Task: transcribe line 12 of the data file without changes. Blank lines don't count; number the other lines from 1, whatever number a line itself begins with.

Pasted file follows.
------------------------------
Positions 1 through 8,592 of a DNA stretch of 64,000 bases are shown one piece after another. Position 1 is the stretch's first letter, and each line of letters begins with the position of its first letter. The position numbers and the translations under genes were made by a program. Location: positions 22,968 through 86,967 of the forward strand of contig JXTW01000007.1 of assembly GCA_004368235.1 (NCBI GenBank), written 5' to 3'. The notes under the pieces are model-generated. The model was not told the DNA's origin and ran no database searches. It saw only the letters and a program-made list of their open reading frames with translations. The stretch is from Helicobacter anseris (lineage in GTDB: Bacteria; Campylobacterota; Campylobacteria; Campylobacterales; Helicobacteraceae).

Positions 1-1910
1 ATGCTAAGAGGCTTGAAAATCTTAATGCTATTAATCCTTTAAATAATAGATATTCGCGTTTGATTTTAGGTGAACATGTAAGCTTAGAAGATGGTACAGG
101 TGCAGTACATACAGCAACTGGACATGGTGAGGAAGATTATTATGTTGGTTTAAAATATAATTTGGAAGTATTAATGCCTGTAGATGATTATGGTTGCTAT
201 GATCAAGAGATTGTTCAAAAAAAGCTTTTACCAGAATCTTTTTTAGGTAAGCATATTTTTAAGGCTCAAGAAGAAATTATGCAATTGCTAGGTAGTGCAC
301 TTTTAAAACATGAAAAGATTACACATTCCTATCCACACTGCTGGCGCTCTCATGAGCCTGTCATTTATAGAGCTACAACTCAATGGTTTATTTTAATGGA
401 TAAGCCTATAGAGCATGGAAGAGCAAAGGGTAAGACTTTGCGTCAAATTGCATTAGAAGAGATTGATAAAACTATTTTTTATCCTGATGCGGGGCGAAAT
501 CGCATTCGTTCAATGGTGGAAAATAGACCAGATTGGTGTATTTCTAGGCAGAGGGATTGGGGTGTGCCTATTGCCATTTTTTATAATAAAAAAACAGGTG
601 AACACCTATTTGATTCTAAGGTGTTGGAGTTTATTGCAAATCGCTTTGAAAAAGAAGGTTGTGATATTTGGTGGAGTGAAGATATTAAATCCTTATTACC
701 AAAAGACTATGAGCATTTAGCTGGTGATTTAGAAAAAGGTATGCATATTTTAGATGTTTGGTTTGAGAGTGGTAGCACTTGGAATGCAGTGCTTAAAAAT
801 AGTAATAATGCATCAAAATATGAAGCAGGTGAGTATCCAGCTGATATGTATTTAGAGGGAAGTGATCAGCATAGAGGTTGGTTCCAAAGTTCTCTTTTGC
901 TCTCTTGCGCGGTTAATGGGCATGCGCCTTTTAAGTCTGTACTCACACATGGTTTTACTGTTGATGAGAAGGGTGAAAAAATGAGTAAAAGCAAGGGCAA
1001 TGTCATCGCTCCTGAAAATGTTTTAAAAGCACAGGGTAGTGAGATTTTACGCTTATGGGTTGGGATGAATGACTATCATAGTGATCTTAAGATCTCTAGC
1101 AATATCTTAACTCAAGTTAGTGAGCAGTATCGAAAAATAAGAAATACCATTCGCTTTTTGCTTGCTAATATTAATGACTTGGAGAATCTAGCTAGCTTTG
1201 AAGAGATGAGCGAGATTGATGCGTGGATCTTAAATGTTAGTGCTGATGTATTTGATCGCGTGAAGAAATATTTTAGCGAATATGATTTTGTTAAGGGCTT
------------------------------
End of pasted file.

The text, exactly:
901 TCTCTTGCGCGGTTAATGGGCATGCGCCTTTTAAGTCTGTACTCACACATGGTTTTACTGTTGATGAGAAGGGTGAAAAAATGAGTAAAAGCAAGGGCAA